The World Bank is the largest financial backer of international development, particularly of emerging nations.
Guest post by Angie Picardo
A supremely powerful institution, the World Bank is also frequently criticized for its policies, initiatives and operations. Framed with successes and shadowed by missteps, the Bank has generated significant fiscal and social change for countries around the world. But is its power doing more harm than good?
Founded in 1944, the World Bank was created to promote post-war reconstruction and development in Europe. (France received the very first loan of $250 million U.S. dollars.) Founded by 28 nations, the Bank’s membership today includes 187 countries.
Following its reconstruction efforts, the World Bank began a mission shift, ultimately redefining its goals to concentrate on the “world’s poorest.”
In the late 1940s, for example, India was given loans to build sanitation systems and to generate power. By 1960, the International Development Association was founded, providing grants and loans to the most impoverished countries around the world. In the 1970s, the Bank established research centers to boost agriculture and farming technologies to combat world hunger in areas with growing populations. Throughout the 1980s and up until today, the World Bank has helped stem health and environmental crises in hundreds of countries around the globe.
Those are the positives. The Japanese Bullet Train, numerous green technologies, the reduction of ozone-depleting chemicals – all can be attributed to the financial support of the World Bank. But actions taken by the organization have occasionally hindered progress in national and global initiatives.
Bank loan requirements for impoverished nations often put a country in severe debt. This debt worsens over years of inability to pay back loans, along with accrued interest, and subsequently results in a state of perpetual debt. This shifts a country’s top priority from providing social services and necessary infrastructure to solely paying back the loan, which in turn results in a downward spiral for the poor. While money is provided to strengthen a nation’s economy, management of the debt accelerates poverty.
World Bank loans protocols and oversight dictate how money is to be spent. This raises several issues. First, an external entity is often not the best judge for how fiscal aid should be distributed within a nation; the government and citizens of that nation are more likely to understand the intricacies of their economy.
Compare this to how the United States partitions State and Federal governments. State governments are more capable of dealing with their smaller communities than the federal government; a panel of D.C. lawmakers is not properly suited to make decisions for a school board in Kansas City. A loan regulation might dictate that an African nation must spend its finances in a heavily-populated impoverished area, while greater long-term benefit would derive from helping poor citizens in the rural countryside.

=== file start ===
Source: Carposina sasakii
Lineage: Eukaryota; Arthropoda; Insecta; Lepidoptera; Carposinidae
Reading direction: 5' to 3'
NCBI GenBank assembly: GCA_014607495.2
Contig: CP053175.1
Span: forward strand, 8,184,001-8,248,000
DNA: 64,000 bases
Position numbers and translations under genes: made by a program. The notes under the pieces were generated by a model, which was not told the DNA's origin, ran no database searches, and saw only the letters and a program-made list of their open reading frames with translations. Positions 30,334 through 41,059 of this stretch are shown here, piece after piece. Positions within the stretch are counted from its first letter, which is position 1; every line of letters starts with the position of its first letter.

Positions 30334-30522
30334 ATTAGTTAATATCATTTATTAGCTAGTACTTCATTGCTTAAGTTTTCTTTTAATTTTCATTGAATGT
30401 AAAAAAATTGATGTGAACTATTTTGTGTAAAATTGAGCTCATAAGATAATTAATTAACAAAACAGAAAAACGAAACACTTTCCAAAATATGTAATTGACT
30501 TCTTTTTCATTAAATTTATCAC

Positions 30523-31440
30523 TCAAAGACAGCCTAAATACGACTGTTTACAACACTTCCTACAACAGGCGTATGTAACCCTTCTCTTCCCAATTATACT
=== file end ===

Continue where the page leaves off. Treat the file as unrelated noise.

Furthermore, such regulations remove control from countries that are in desperate need of gaining control. By restricting a nation’s decision-making powers over its economy, the Bank makes it harder for a country to stand on its own two feet. Independence and liberty are lost in the attempt to attain independence and liberty.
This is where “power” comes into play. Nations that fund the World Bank also leverage where and how the money is spent. France, for example, in receiving the very first loan from the World Bank in 1944, complied with the organization’s requirement: to eliminate all involvement with the communist factions within their government. Since the World Bank is primarily under American and European influence, economic aid swings largely in their favor (and in the direction of their demands).
Some critics believe that global lending contributes to a “global inflation” that damages economies worldwide, especially when money is poured into a country or region too quickly. Further, in order to sustain debt management, impoverished countries must increase their exports. Yet, fierce competition with other debt-riddled nations results in lower prices, decreasing salaries and steadily-increasing poverty.
The Bank’s loan-centered system digs these countries into deeper economic holes (and then buries them in the consequences). In many instances, citizens incur additional hardships because of the country’s debt.
The World Bank has also fallen short in establishing a clear mandate for universal economical concerns. Global warming, drug trafficking and access to natural resources are just three issues that cannot be contained and solved within the borders of one nation. Pouring money into one country to tackle such issues, while ignoring a global approach, is a major weak spot.
President Obama nominated Dr. Jim Yong Kim to be President of the World Bank in 2012. In recent months, Dr. Kim voiced support for a global approach to funding priorities. He also stated his intention to focus on initiatives that benefit areas of the world that need it the most. Let’s hope he will succeed.